Sri Lanka: Heroin use: so easy to start, so difficult to stop

Sri Lanka, the picturesque tear-drop shaped island in the Indian ocean, struggles with emerging drug use and HIV. Drugs, especially heroin is said to have been brought to the island during the opening of Sri Lanka's economy in the late seventies, followed by an inflow of an annual 500,000 tourists in the eighties.

Injecting drug use is still limited in Sri Lanka, as heroin is not always available in good quality. But also because of that, the combined use of low-quality heroin with for example paracetamol, a pain-killer, is common and poses challenges to treatment methods focusing exclusively on heroin. Drug use, possession and trafficking are of public concern and rigidly punished by the law in Sri Lanka. It is estimated that some 12,000 drug users are currently in jail in Sri Lanka without access to treatment. The competent authority, the National Dangerous Drugs Control Board (NDDCB) is now promoting a prison diversion scheme, under which drug users in jail can receive treatment in separate closed settings. With regard to drug users in general, the NDDCB also supports the treatment through so-called low-cost treatment camps.

My mission to Sri Lanka in September 2009 took me to two drop-in-centres. These centers are run by non-governmental organizations, such as the Alcohol and Drugs Information Centre (ADIC) in Negombo and Young Men's Muslim Association in Kandy. Both the organizations have been supported since 2007 by the UNODC's project titled 'Prevention of transmission of HIV among drug users in SAARC countries.' During the last two years, both the organizations have conducted four health camps. From 2008 till date each camp has reached out to 105 drug users since they implemented nine low cost community based camps. During their 15 days stay in the camp, drug users, of course, do not take any drugs and at the same time receive counseling and other treatments according to the drug users' need to cope with withdrawal symptoms and to enable them to stay drug-free after leaving the camp.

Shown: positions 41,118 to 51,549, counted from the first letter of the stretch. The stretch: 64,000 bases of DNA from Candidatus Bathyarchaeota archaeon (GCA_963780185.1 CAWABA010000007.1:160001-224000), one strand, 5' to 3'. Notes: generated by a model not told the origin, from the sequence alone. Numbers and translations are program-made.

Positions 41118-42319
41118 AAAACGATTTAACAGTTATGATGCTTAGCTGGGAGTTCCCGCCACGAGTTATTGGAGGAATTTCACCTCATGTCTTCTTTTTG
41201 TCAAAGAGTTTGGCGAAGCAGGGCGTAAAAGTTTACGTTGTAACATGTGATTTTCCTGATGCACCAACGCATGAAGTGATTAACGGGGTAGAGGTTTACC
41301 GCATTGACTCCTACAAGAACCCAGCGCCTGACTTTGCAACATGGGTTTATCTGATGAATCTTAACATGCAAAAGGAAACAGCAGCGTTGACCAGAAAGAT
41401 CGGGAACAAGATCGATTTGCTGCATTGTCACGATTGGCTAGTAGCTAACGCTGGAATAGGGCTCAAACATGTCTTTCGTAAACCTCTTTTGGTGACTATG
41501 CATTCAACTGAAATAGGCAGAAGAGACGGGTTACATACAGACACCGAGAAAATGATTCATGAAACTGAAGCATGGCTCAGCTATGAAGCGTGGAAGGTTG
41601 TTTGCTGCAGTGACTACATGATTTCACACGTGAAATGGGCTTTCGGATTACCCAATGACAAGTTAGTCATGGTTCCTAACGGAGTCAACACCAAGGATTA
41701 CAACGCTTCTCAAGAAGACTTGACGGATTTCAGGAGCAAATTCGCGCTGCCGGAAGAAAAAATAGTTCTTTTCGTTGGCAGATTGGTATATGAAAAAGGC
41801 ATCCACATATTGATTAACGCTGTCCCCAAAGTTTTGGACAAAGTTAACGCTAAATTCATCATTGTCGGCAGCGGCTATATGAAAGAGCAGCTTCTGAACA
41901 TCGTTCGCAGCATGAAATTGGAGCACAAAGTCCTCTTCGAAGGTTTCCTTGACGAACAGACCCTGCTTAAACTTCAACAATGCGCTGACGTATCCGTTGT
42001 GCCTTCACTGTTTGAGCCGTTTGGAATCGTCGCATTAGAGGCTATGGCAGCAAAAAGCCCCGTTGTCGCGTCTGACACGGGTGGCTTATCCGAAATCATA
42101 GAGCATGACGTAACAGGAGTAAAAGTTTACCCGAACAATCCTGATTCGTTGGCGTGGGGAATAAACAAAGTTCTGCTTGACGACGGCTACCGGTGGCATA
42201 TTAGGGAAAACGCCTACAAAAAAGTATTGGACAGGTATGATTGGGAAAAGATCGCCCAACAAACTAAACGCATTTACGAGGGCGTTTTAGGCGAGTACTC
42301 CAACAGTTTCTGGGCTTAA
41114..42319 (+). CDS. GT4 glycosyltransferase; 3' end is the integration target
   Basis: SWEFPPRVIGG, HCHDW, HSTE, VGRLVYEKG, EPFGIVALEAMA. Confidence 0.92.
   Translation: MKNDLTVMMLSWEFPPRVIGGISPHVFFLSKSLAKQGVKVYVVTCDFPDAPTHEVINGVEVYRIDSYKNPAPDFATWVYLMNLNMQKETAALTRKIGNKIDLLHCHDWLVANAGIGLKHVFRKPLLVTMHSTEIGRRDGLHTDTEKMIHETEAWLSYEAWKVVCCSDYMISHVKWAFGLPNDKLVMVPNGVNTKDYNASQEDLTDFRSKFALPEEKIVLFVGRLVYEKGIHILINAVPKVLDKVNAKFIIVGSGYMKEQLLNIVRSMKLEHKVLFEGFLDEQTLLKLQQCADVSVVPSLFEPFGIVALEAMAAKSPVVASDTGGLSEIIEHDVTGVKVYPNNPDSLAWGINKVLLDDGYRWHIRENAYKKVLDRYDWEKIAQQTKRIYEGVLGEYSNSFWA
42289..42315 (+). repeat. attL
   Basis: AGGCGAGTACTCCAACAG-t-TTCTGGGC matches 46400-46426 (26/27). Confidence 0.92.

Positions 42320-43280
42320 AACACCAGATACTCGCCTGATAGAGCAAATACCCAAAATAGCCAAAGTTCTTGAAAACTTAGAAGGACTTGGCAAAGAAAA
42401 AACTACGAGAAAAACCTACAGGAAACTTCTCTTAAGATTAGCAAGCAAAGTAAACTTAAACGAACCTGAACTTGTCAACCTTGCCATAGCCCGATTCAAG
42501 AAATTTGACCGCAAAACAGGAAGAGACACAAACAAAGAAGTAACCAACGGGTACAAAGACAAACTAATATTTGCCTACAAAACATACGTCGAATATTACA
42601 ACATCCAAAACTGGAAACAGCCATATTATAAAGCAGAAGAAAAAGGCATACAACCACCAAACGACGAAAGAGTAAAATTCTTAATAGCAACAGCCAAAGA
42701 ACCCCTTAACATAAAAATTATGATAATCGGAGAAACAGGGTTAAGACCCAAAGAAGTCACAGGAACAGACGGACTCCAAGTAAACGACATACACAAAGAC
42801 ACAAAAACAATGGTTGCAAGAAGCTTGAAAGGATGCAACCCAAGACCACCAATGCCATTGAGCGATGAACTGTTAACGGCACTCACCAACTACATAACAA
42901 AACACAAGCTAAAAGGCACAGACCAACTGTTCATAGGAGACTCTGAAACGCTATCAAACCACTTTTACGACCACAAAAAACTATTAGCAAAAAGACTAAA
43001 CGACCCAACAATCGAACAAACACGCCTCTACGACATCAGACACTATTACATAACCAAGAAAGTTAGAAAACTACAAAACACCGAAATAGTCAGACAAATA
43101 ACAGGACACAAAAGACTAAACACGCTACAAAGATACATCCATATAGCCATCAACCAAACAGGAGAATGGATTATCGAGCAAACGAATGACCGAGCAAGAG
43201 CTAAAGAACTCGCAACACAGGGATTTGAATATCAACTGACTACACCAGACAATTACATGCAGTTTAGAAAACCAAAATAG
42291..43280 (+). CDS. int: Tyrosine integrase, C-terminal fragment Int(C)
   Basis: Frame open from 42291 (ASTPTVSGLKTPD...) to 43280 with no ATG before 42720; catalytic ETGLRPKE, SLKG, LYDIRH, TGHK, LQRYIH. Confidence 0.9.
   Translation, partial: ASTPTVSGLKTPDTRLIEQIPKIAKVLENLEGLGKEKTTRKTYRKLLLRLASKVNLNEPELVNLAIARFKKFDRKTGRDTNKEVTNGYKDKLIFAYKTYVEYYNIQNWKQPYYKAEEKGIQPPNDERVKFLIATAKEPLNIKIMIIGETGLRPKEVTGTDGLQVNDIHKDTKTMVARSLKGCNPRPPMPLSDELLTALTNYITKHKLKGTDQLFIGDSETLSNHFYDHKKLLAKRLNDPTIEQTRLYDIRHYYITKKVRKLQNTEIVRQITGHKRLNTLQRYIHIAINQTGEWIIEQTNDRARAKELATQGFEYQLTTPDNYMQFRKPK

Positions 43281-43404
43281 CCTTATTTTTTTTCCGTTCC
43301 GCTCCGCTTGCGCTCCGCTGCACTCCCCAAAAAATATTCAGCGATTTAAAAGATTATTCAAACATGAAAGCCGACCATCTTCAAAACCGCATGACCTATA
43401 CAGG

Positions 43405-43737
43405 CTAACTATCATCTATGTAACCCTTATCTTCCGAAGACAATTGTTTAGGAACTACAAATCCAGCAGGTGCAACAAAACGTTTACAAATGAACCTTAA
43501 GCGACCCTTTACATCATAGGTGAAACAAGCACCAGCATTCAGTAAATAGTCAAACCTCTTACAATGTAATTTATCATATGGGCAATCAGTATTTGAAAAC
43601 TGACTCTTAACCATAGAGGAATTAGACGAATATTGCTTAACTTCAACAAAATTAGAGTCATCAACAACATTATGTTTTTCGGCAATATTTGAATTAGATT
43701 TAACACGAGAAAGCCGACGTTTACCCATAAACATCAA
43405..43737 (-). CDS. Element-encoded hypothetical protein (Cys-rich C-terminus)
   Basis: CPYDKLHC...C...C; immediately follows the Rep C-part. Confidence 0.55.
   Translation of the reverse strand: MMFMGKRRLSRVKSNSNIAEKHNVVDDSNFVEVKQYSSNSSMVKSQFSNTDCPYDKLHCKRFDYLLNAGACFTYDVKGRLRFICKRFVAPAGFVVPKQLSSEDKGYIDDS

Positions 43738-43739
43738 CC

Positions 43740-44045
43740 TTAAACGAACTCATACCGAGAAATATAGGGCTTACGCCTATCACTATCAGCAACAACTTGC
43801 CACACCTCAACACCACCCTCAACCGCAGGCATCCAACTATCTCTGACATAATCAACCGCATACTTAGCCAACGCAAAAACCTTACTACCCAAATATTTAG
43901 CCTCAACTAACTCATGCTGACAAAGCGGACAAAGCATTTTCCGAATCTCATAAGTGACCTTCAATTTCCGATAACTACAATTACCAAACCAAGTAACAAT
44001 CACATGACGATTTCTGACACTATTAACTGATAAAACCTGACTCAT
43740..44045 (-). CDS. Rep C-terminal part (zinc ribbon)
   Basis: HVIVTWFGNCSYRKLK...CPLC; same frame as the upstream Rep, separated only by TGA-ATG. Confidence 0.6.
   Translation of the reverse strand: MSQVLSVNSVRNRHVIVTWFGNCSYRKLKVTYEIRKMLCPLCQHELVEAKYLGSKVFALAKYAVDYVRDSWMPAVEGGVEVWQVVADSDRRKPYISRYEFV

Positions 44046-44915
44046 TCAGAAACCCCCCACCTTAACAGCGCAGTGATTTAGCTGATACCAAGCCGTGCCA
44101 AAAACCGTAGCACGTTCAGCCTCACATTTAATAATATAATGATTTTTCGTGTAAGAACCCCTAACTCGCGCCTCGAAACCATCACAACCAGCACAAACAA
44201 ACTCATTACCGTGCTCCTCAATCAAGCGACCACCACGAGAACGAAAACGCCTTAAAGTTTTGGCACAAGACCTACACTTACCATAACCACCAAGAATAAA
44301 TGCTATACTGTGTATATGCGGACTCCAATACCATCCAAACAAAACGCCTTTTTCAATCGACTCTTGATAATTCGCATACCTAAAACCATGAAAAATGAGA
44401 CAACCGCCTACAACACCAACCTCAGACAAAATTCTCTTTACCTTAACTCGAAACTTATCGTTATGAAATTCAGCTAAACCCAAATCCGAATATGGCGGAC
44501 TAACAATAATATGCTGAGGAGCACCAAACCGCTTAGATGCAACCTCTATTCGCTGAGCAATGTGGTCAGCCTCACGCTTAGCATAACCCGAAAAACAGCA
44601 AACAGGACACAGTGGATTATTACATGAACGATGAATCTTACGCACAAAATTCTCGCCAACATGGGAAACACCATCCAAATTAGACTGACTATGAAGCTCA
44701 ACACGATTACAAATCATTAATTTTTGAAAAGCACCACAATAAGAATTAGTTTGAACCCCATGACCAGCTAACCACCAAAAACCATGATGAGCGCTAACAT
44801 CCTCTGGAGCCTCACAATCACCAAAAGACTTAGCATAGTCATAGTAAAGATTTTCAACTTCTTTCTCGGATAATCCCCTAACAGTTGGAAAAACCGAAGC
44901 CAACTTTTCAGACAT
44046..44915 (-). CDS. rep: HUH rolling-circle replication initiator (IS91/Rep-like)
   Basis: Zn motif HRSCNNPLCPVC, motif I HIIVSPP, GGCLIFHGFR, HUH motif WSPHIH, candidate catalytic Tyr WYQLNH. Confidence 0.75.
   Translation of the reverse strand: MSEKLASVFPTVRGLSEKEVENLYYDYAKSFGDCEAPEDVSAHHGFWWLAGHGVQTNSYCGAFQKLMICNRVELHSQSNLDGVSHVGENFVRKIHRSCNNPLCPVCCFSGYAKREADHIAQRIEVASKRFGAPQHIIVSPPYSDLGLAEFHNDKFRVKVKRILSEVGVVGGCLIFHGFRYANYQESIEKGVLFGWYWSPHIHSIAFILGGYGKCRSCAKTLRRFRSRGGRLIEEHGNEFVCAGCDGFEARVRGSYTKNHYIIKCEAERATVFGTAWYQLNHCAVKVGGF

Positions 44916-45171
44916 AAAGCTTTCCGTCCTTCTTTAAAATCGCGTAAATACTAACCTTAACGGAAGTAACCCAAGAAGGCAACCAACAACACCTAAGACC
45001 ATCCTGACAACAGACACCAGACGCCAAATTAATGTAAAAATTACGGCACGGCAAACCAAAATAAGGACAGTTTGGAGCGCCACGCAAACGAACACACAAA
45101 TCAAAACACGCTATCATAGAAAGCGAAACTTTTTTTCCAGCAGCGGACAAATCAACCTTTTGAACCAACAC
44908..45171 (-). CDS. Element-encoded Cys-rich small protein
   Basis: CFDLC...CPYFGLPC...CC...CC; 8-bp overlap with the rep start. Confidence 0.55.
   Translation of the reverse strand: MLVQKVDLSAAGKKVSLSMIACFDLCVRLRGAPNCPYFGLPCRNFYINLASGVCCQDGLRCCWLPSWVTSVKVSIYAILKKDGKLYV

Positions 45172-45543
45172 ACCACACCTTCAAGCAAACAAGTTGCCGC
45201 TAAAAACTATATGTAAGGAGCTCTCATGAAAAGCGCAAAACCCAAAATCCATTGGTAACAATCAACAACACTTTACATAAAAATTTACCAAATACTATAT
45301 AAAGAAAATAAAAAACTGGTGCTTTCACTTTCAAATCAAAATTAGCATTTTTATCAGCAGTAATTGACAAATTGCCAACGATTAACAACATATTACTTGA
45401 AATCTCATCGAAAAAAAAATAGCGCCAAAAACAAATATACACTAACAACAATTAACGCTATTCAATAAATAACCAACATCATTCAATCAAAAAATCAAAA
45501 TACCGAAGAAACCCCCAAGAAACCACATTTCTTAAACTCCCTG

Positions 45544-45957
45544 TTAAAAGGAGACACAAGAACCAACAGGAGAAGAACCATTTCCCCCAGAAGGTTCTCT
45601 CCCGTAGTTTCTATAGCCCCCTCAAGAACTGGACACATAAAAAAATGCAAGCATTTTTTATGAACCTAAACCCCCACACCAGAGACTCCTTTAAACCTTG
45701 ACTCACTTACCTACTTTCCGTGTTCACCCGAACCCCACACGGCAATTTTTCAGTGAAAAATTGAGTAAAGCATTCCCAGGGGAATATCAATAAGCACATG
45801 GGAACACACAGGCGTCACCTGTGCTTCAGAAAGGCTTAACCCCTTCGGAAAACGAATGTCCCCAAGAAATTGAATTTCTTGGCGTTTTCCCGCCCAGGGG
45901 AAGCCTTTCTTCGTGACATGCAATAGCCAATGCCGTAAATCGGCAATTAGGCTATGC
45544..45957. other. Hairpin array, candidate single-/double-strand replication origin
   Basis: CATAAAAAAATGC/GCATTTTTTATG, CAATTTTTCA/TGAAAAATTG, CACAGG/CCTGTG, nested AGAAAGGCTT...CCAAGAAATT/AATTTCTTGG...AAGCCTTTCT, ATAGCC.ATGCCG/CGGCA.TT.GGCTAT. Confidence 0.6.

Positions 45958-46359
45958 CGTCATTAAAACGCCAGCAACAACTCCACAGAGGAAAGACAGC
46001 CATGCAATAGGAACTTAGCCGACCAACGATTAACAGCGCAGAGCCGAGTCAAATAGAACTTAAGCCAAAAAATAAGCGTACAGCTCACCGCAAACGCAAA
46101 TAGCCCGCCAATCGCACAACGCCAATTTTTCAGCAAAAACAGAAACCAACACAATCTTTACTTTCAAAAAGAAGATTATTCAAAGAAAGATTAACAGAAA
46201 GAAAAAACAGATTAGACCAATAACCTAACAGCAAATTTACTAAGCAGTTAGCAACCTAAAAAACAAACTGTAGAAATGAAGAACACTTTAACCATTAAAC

ADIC in Negombo works with drug users through counseling and disseminating proper information. One purpose is to demystify m isconceptions about heroin, such as the perceived effects of heroin on sleeping, food, working and sexual relations. A doctor provides medical treatment when necessary. When a drug user staying in the camp starts to suffer from withdrawal symptoms, both the outreach worker and the support group are there to lend a helping hand. The support group is especially important as it comprises recovering drug users who know what it means to go through a cold turkey detoxification. Several of them became drug-free through the health camps. ADIC's work also includes to a great deal relaxation techniques, like massages. It also combines approaches based on faith, psychological support, behavioural changes and most important peer-led initiatives. Outreach workers also work with the families and regular sex partners to address their needs and to encourage them to provide support to the recovering drug user. Presently they reach out to 480 drug users but estimate that in their area there are 4,000 drug users, who need to be reached!

Also the Young Men's Muslim Association in Kandy runs a drop-in centre and conducts health camps for drug users. Around twelve, mainly very young drug users who gathered to meet us, were shy and reserved. But there was one 50 year old man, who narrated about his life of 30 years with heroin, which he calls "the first wife, with whom he got married." He metaphorically describes how his heroin addiction made him sell his TV, fridge, bed, sheets and virtually the roof of his house making him see the stars, thanks to heroin! The health camp is not the first time that he tried to treat his addiction, but he says, the camp was the only method that worked for him. Voluntary participation was key, coupled with the support by peer and support group members, who are there during critical moments of the withdrawal symptoms. He insists that force and rigid rules do not work for drug users and have definitely not worked for him. During the health camp, his mindset was changed, or he calls it "a good brainwash". His compassionate story and empathy for the other young men between 20 and 25 years present there, convey the confidence that such a health camp can make a difference for them also.


The work of UNODC in Sri Lanka on drug and HIV prevention is possible thanks to the contributions of AusAID. UNODC provides technical assistance in Sri Lanka through four different projects in the areas of (i) capacity building in law enforcement, (ii) precursor control, (iii) HIV prevention and care among drug users and (iv) among vulnerable groups in prisons. These projects are possible thanks to the Australian Agency for International Development (AusAid), Government of India (GoI) the Swedish International Development Cooperation Agency (SIDA) and UNAIDS

Written by Cristina Albertin, UNODC Representative for South Asia on her visit to Sri Lanka